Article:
When They Tell You to Be the Change You Want to See, They Leave Out All the Awkward Parts

a black board with chalk footprints. Over these are the words "the next step" in chalk
Image by Pixabay / CC 0

“Be the change you want to see in the world,” they tell you — and attribute the quote to Gandhi. Did Gandhi actually say that? The quick answer is no, other people did later, but he said some similar things. (Incidentally, Quote Investigator is such a great resource for researching those inspirational meme quote attributions. I recommend it.)

But it’s a nice thought, isn’t it? Instead of standing around waiting for the world to change, maybe you could start something yourself. There’s a possibility that if you feel a certain way that others do as well — but they also feel like they’re alone or that change is impossible.

And by stepping up and embodying that change, you may very well find that others join you — that all the same people who want that same change can find each other.

Changing Hopelessness into Antithetical Optimism

A few weeks back, I received one of the best compliments I have ever gotten from a reader:

Whether you have heard this a million times or never at all I think you should know the kind of impact you have on other people. Your writings, your brutal honesty, your perspective and how you can craft a message that would otherwise feel hopeless into antithetical optimism is something that I deeply, from the very bottom of my heart, appreciate and value very much. Thank you.

That last bit in particular hit me hard: “how you can craft a message that would otherwise feel hopeless into antithetical optimism”

That’s what all my writing is about, at the end of the day. My blog posts, sure, but also my novel (and its sequels forthcoming this year). Antithetical optimism that springs up in the face of hopelessness. It was a motivational element that was so deep in my bones that I didn’t even understand it explicitly. That’s how I write, what I’m trying to do every time. They nailed it.

This approach to writing (and finding meaning) is also why I’m exhausted all the time — because it’s hard to do that — but antithetical optimism is also the thing that I want to see more of in the world that doesn’t exist in the quantities that I need it to exist in, so I’m forced to make an awful lot of it myself.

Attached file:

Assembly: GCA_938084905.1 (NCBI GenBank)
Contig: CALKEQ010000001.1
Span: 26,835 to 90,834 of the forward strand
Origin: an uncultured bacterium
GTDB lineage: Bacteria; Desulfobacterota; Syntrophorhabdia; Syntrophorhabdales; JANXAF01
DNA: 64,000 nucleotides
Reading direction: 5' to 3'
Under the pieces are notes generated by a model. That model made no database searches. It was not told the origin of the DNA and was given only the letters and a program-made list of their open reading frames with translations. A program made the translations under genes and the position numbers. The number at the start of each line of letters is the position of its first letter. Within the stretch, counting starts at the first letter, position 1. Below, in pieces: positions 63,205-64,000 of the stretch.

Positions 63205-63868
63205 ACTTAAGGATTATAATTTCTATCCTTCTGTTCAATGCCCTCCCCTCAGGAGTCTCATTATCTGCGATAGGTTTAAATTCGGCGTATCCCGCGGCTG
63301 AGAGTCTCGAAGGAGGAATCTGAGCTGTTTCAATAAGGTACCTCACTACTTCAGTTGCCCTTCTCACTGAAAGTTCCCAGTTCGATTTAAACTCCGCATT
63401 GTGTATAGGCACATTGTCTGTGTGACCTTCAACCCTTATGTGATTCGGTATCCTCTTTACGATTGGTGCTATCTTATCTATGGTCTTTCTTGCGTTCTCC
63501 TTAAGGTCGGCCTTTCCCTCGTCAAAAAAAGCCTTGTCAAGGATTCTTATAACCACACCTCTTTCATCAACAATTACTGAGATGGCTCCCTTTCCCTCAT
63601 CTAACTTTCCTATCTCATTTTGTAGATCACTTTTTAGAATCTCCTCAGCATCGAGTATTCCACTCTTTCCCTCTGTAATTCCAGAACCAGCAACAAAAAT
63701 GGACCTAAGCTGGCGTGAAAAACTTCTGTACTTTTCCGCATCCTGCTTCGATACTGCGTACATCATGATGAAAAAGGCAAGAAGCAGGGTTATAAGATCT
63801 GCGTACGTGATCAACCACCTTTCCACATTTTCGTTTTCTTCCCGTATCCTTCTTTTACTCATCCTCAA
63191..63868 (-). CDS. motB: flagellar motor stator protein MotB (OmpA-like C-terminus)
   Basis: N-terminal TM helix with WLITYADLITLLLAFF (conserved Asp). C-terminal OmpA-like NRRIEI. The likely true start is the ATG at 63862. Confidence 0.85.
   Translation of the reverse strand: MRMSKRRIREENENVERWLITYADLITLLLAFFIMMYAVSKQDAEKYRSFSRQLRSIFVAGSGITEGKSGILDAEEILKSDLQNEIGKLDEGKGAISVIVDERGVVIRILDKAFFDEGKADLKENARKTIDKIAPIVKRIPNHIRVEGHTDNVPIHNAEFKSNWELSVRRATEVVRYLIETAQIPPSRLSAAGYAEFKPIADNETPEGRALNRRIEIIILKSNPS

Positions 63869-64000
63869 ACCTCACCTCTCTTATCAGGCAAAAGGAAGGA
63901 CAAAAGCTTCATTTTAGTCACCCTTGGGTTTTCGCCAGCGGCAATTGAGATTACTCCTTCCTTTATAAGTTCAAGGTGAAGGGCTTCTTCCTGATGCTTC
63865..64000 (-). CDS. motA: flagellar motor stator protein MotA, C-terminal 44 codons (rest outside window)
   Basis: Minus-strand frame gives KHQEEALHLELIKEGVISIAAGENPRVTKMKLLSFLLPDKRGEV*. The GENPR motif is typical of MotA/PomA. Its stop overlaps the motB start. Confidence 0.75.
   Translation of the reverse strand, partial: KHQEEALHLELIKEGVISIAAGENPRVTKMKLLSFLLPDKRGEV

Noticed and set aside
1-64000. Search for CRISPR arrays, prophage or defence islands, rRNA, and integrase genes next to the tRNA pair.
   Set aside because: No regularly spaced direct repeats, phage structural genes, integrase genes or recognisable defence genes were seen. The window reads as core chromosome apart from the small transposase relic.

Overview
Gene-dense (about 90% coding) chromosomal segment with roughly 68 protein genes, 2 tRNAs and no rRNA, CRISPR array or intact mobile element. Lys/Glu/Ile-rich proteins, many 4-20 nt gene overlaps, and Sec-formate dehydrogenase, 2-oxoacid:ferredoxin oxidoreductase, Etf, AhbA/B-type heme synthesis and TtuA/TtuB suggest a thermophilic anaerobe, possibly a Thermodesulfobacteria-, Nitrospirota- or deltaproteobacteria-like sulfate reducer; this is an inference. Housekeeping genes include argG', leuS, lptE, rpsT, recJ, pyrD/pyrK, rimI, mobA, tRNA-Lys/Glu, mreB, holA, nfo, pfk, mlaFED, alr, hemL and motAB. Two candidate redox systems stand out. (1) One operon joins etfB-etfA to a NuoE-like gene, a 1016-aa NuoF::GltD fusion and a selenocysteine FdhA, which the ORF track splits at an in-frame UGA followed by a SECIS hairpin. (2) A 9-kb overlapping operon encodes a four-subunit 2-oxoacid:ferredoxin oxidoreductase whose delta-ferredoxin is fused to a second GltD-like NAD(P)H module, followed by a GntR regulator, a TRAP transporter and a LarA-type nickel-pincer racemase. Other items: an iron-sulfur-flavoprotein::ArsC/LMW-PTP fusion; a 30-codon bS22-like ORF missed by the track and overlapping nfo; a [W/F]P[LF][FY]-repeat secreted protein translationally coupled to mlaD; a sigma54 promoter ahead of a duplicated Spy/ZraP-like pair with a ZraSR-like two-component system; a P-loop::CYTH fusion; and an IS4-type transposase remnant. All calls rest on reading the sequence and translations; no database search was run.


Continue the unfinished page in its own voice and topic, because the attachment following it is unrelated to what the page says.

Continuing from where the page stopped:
I’ve said before that writing is all a form of coping for me — and that’s what I meant.

Being the Change Sounds Easier Than It Is

That said, being the change you want to see — no matter how you’re doing it — always sounds easier than it is.

Because there are so many real world stressors that just don’t make it into the final cut, the meme-able (and misattribute-able) quote.

The inspirational phrase leaves out the fact that you still have to live in the same world as everyone else while you’re making that change. And not just for a bit, but for years and years.

That if you do make any headway that you’ll find yourself encountering many naysayers who will serve as constant irritants. This is true no matter what your platform is (although that’s not the trolls will say). But it’s true. That’s just psychology.

And the inspirational quote doesn’t address how exhausted you become explaining the same basic things over and over again — to the most hostile audience possible. An audience devoted to defending the status quo, and their own insecurities, at all cost.

Yes, no matter what change you are trying to enact.

When they tell you to be the change you want to see, they leave out all the awkward parts. It’s like a beautiful prize without a price tag.

Well, that’s a bummer, right? Why would I say something so self-defeating? What is the point of being so negative?

Well, that’s just it. People take the fact that progress isn’t linear very personally. They experience the natural ups and downs of the process — and the obnoxious forces of social psychology and influence (that will come to you in avatar form as trolls) — and instead of realizing that’s just how it goes, they blame themselves. They take it as a sign that they’re not meant to be that change.

The awkward bits are 100% normal. And I’ve found that a lot of good, sensitive people who have an awful lot of substantive changes to make are scared away from the process — and the world suffers for it.

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Books by Page Turner:

Psychic City, a Psychic State mystery

 

Non-Fiction:

Dealing with Difficult Metamours

A Geek’s Guide to Unicorn Ranching

Poly Land: My Brutally Honest Adventures in Polyamory 

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